My brilliant and talented agent, Michelle Wolfson, has dragged me from the realm of “creepy people who lurk on blogs and Twitter” into the realm of people who actually participate in such things. Apparently the thought of me hunkered in a dark corner breathing heavily and staring glassy-eyed at the crowd is not an image that will sell books.
So here I am!
My first order of business as a real blogging author is to discuss the complexities inherent in poststructuralist strategies toward the analysis of contemporary romance and the various unconstrained interpretation of oedipal patterns in such works.
OK, really, my first order of business is to name my husband. Because despite the fact that I allowed him to keep his surname when we wed, I feel better giving him one more layer of privacy from this blog. After all, his profession isn’t one that operates on the same wavelength as an author with a fondness for penis jokes.
Helpful guy that he is, he kindly suggested “Long Dong Silver.” I suggested he keep thinking. He swiftly ruled out “Love Chicken” and “Guy Who Leaves the Toilet Seat Up,” which really left us with very few options.
Inspired by our trip to Greece last summer (or perhaps by the ouzo) we decided to consider ancient Greek names. Eventually, we both agreed that Pythagoras had a nice ring to it.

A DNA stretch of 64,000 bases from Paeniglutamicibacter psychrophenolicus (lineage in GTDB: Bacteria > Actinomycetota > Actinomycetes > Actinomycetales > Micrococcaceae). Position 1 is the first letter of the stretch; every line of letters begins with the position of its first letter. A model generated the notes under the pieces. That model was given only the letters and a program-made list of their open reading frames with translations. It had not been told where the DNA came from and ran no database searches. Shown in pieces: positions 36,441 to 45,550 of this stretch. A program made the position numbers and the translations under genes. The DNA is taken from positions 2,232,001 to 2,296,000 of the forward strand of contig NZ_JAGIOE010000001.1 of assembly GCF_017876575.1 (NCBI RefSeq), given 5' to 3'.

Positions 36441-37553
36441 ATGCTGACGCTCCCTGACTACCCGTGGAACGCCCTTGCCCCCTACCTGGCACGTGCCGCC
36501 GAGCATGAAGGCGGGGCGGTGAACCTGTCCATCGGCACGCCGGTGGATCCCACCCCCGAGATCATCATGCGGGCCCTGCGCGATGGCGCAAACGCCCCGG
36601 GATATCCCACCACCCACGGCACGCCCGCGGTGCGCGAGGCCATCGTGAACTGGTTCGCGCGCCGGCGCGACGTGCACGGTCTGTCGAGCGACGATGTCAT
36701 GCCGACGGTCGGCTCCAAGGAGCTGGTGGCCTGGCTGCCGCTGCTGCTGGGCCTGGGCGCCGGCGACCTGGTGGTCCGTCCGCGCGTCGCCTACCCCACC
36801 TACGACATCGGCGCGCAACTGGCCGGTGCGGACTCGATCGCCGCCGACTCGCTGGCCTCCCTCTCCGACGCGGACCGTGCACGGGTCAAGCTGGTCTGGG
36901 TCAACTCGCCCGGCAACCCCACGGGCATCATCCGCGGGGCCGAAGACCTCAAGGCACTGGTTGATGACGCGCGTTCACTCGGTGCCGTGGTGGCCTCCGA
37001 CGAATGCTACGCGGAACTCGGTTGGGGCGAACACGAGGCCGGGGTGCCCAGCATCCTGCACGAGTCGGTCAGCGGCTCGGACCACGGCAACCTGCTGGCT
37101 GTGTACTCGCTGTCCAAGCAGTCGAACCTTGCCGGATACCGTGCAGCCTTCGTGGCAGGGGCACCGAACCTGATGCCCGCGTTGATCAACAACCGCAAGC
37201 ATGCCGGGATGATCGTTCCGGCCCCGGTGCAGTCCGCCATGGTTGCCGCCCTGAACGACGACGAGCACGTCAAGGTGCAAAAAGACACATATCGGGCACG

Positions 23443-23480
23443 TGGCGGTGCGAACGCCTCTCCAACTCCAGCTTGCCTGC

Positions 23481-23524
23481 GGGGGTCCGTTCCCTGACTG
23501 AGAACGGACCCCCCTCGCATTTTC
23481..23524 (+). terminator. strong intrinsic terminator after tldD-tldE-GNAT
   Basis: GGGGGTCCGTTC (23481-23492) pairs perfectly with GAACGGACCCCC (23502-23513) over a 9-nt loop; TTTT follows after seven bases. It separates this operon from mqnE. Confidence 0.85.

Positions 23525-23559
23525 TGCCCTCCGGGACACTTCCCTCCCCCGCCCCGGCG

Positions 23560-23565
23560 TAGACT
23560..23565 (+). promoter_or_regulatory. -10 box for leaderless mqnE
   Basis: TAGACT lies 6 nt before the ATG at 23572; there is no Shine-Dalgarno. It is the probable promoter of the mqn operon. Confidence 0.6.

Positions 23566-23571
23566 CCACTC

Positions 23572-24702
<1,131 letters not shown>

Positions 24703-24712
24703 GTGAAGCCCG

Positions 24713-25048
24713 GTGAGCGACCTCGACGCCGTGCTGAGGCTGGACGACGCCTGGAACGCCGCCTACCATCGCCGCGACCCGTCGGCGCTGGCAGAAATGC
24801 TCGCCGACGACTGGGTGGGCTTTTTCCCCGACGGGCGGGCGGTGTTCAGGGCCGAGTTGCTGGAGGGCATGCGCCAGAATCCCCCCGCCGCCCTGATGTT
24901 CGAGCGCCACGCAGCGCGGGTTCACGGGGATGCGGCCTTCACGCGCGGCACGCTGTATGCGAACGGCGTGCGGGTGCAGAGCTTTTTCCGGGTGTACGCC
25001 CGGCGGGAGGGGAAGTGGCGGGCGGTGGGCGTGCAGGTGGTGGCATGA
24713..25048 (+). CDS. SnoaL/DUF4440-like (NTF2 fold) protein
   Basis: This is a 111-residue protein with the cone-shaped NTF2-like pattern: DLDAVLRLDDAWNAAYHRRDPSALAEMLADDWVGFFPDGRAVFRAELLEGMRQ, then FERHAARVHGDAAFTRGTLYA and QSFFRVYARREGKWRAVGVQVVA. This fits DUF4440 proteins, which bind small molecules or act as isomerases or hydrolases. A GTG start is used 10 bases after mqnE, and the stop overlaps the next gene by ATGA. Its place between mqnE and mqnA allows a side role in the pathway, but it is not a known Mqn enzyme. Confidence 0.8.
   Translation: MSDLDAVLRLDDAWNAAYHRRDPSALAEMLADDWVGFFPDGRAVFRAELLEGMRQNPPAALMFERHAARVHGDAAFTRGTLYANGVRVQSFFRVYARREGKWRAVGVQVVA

Let’s give it a try, shall we?
So Pythagoras called me the other day as he was leaving work.
“I’m glad you called, Pythagoras,” I told him. “Could you grab a two-pack of milk on your way home?”
Pythagoras assured me he would collect the requested two gallons of skim, and since I had plans that evening, I wasn’t home to see whether he completed the task. The next morning, I opened the fridge to discover it disconcertingly milkless. I huffed out and bought a two-pack of milk.
When Pythagoras returned from work, I was required by our marriage contract to point out his failure. “So Pythagoras, you didn’t get milk yesterday?”
Pythagoras frowned. “Yes I did,”
“I see. So where is it?”
Pythagoras thought about that for a moment. “It must be in the trunk.”
“Of course it is. In case you get thirsty on your way to work?”
Pythagoras ignored me and marched out to the garage. He returned moments later proudly bearing two gallons of milk. He lined them up on the counter next to the ones I bought and nodded thoughtfully at our four gallons of milk.
“What are all our friends doing tonight?” Pythagoras asked.
“I have no idea.”
Pythagoras smiled at me. “We should invite them all over for milk.”
Our friends proved useless in our quest to diminish our milk supply, so Pythagoras spent the next few days drinking milk at an alarming rate. Somehow, we made it to the final cup with several days to spare before the expiration date.
“See,” Pythagoras told me as he wiped his milk moustache. “We really did need four gallons of milk.”
So there you have it. We managed to consume a disturbing quantity of milk, test-drive my husband’s new pseudonym, and complete my first official blog entry as an author. At some point, I might even consider blogging about something related to writing.
Tomorrow: formalist strategies for analyzing the structure of the psychological themes in Oberiu Russian poetry in the context of the canonical dilemmas facing such works.
Or maybe I’ll tell some penis jokes.